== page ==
When matching li-ion cells in a battery pack how do you use both the cell's resistance AND capacity?

I've seen sources mentioning that each parallel group should have about the same capacity, and that cell internal resistances should be "close".

How do we match based on both criteria?

Say I want to build a 3S2P pack with the following li-ion cells (made up values):

  • A: 2800mAh 50mΩ
  • B: 2950mAh 80mΩ
  • C: 2950mAh 100mΩ
  • D: 3000mAh 90mΩ
  • E: 3050mAh 70mΩ
  • F: 3150mAh 20mΩ

Method 1, capacity matching:

Combination Capacity(mAh) Equivalent resistance (mΩ)
a+f 5950 14
b+e 6000 37
c+d 5950 47

Method 2, resistance matching:

Combination Capacity(mAh) Equivalent resistance (mΩ)
a+d 5800 32
b+e 6000 37
c+f 6100 17

What is the correct way to balance a pack considering both cell values, and how would you match the example cells?

  • 2
    \$\begingroup\$ I do not understand why you would even want to assemble a battery pack with cells that aren't very similar. Battery packs for cars, laptops, E-bikes etc. are all assembled from batteries that are very similar, preferably from the same batch. Then the voltages, capacities and series resistances should match well enough to assemble a battery pack without issues. Your question appears to suggest the combination of "random" cells which is never a good idea as you have no guarantee that the cells will share the work equally (which is what you want). \$\endgroup\$ Commented Apr 13, 2021 at 14:17
  • 1
    \$\begingroup\$ even in a very good situation, your whole battery back would only perform slightly better than an array of the "worst" cell in it... don't do this. \$\endgroup\$ Commented Apr 13, 2021 at 14:21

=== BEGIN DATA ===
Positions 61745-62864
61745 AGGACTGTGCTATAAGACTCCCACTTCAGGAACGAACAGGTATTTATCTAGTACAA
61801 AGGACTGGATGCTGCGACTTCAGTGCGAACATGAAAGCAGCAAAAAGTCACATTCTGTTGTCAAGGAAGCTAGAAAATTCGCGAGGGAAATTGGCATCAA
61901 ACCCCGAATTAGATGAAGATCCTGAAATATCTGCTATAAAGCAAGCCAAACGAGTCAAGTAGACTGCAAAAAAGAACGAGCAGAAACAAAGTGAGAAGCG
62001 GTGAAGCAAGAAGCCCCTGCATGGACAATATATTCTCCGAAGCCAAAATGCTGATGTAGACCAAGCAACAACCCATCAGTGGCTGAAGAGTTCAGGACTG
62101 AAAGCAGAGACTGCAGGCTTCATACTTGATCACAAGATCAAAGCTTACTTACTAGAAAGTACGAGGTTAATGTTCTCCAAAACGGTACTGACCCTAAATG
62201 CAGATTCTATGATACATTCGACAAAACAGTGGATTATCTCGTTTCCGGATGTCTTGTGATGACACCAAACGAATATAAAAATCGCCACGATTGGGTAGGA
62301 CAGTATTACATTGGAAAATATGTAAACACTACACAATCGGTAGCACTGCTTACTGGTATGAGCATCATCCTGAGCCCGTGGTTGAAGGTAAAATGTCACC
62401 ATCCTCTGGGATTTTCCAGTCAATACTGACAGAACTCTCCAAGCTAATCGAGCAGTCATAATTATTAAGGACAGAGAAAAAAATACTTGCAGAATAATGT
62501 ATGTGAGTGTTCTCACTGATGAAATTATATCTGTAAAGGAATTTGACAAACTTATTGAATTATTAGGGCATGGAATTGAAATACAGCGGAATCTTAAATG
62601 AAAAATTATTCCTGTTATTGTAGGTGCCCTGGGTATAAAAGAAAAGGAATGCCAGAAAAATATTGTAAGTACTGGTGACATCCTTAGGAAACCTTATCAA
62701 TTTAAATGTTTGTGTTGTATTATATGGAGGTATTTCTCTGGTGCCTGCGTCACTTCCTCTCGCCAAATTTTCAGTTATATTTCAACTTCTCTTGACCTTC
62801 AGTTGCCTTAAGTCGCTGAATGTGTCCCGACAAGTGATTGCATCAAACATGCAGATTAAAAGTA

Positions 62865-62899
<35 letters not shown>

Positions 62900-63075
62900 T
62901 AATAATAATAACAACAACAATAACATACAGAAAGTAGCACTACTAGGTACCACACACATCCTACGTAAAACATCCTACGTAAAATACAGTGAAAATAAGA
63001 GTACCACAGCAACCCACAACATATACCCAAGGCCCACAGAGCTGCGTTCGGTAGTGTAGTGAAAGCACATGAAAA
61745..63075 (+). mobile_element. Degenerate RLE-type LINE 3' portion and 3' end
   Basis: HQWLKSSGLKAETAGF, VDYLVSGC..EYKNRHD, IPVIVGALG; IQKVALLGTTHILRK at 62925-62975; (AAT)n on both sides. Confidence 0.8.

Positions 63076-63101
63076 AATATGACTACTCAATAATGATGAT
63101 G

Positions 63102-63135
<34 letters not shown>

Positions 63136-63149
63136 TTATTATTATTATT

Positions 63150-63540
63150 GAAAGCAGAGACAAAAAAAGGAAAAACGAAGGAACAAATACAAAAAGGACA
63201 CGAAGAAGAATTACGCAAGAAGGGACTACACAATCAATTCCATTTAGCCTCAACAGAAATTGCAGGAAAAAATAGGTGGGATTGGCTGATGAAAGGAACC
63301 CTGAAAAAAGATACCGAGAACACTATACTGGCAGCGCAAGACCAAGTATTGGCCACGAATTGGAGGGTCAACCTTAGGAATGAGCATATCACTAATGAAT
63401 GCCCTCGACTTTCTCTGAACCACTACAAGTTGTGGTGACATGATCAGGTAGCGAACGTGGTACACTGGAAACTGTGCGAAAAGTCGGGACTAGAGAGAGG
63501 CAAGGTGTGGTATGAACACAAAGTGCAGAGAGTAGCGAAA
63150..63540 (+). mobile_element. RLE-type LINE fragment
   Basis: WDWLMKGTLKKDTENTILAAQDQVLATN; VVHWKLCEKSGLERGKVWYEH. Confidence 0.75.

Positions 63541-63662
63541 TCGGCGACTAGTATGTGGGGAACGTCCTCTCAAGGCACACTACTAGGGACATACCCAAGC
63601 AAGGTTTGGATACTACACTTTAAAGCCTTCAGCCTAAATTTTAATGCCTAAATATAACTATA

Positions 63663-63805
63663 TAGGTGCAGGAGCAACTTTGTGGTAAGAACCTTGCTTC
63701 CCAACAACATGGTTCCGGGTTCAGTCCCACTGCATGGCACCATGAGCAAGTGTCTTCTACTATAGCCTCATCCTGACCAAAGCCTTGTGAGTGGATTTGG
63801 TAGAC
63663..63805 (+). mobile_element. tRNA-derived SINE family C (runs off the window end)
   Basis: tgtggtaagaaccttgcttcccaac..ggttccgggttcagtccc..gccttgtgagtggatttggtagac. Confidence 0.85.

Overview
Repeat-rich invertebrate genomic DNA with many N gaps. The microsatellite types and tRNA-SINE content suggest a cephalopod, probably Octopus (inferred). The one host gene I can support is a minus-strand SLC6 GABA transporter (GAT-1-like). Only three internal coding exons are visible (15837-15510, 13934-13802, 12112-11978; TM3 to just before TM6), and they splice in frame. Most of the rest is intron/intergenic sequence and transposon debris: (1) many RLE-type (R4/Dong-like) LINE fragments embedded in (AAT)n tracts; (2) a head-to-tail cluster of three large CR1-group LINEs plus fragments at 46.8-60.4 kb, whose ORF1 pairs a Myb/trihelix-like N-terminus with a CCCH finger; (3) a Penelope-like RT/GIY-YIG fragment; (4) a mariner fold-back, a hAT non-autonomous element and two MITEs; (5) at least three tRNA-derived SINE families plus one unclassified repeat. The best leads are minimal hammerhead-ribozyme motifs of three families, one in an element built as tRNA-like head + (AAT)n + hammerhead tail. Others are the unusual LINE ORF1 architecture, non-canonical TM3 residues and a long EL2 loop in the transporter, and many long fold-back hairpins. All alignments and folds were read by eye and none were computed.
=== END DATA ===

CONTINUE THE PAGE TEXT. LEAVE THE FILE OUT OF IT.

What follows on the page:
• \$\begingroup\$ I'm using cells from a similar batch. But they are refurbished. They have been discarded based on sketchy spot weld so the specs are still close to sheet and are never used in production. The capacity is pretty close, but the internal resistances differ a tad. I'm wondering what's the optimal way to combine the cells. \$\endgroup\$
    – rrmoelker
    Commented Apr 13, 2021 at 15:28
  • 1
    \$\begingroup\$ "even in a very good situation, your whole battery back would only perform slightly better than an array of the "worst" cell in it... don't do this" Every battery pack has to match the cells somehow. Even the ones with same batch cells. I'm asking how to match these cells in general. As I understand for mass produced packs no matching is done because the benefits do not outweigh the costs. But for a DIY build they might. \$\endgroup\$
    – rrmoelker
    Commented Apr 13, 2021 at 15:42
  • \$\begingroup\$ Are the values you've provided actual experimental values? They vary quite widely. Higher internal resistance loosely correlates with lower capacity, but if these are your samples, likely the way you would match them would be to buy a huge number of them such that you started getting more similar groups. \$\endgroup\$
    – K H
    Commented Apr 14, 2021 at 9:16

1 Answer 1


For optimized cycle life I would choose "method 3":

Individual cell parallel AC resistance matching

This method is based up on Internal resistance matching for parallel-connected lithium-ion cells and impacts on battery pack cycle life.

Resistance matching with lowest difference for the 2 parallel cells.

  • c+d, avg parallel IR = 95mΩ, parallel IR diff ≅ ±5%
  • b+e, avg parallel IR = 75mΩ, parallel IR diff ≅ ±7%
  • a+f, avg parallel IR = 35mΩ, parallel IR diff ≅ ±43% (<- too much)

By the way, I would:

  1. match AC-IR at 1 kHz, not DC-IR.
  2. measure AC-IR at the same cell voltage (< 0.02V).
  3. measure AC-IR at the same cell/room temperature.
  4. then bin in 0.5 mΩ differences (for INR18650)

My 3 purchased reclaimed Samsung INR18650-35E Li-Ion cells were in two different 0.5 mΩ bins at 0.002V difference:

  • 20.5 mΩ ± 0.25 : 1 pc
  • 21.0 mΩ ± 0.25 : 2 pcs


The cell with the higher internal resistance in a parallel line might go under 2.5V if a significant current is drawn by the load and thus will be damaged. When the load is switched off, the other cells in the parallel line will pump their energy into the bad cell with to high current. Further damaging the higher resistance cell.


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